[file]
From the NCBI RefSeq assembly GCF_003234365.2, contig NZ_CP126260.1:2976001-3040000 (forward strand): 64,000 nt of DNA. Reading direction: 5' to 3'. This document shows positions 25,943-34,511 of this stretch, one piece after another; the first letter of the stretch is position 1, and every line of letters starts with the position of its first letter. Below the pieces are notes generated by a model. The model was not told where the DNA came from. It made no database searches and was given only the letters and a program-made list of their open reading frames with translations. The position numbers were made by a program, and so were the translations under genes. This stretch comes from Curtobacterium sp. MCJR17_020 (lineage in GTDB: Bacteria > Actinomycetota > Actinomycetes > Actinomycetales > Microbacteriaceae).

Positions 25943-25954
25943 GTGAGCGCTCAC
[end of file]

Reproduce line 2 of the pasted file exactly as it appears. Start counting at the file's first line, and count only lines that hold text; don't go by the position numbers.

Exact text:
Positions 25943-25954